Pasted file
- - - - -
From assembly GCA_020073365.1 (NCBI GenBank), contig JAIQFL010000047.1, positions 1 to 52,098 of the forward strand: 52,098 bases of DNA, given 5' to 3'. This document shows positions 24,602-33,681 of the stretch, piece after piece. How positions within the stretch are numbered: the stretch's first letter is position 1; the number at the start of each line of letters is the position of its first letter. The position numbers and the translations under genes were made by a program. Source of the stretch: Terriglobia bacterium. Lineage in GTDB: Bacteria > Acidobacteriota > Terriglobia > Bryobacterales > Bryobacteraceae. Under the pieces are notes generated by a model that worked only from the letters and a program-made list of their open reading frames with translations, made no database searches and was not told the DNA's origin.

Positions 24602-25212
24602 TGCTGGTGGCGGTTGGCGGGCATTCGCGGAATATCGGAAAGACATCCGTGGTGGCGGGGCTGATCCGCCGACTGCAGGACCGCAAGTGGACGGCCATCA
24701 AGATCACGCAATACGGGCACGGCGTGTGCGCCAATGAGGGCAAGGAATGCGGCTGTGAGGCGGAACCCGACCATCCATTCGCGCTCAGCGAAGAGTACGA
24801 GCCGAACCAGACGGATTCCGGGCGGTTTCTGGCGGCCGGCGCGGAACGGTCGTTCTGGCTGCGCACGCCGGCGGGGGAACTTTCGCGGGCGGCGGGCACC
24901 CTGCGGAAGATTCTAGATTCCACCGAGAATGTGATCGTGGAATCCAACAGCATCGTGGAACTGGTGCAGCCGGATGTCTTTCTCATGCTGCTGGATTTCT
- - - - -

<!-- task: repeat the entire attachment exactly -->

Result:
From assembly GCA_020073365.1 (NCBI GenBank), contig JAIQFL010000047.1, positions 1 to 52,098 of the forward strand: 52,098 bases of DNA, given 5' to 3'. This document shows positions 24,602-33,681 of the stretch, piece after piece. How positions within the stretch are numbered: the stretch's first letter is position 1; the number at the start of each line of letters is the position of its first letter. The position numbers and the translations under genes were made by a program. Source of the stretch: Terriglobia bacterium. Lineage in GTDB: Bacteria > Acidobacteriota > Terriglobia > Bryobacterales > Bryobacteraceae. Under the pieces are notes generated by a model that worked only from the letters and a program-made list of their open reading frames with translations, made no database searches and was not told the DNA's origin.

Positions 24602-25212
24602 TGCTGGTGGCGGTTGGCGGGCATTCGCGGAATATCGGAAAGACATCCGTGGTGGCGGGGCTGATCCGCCGACTGCAGGACCGCAAGTGGACGGCCATCA
24701 AGATCACGCAATACGGGCACGGCGTGTGCGCCAATGAGGGCAAGGAATGCGGCTGTGAGGCGGAACCCGACCATCCATTCGCGCTCAGCGAAGAGTACGA
24801 GCCGAACCAGACGGATTCCGGGCGGTTTCTGGCGGCCGGCGCGGAACGGTCGTTCTGGCTGCGCACGCCGGCGGGGGAACTTTCGCGGGCGGCGGGCACC
24901 CTGCGGAAGATTCTAGATTCCACCGAGAATGTGATCGTGGAATCCAACAGCATCGTGGAACTGGTGCAGCCGGATGTCTTTCTCATGCTGCTGGATTTCT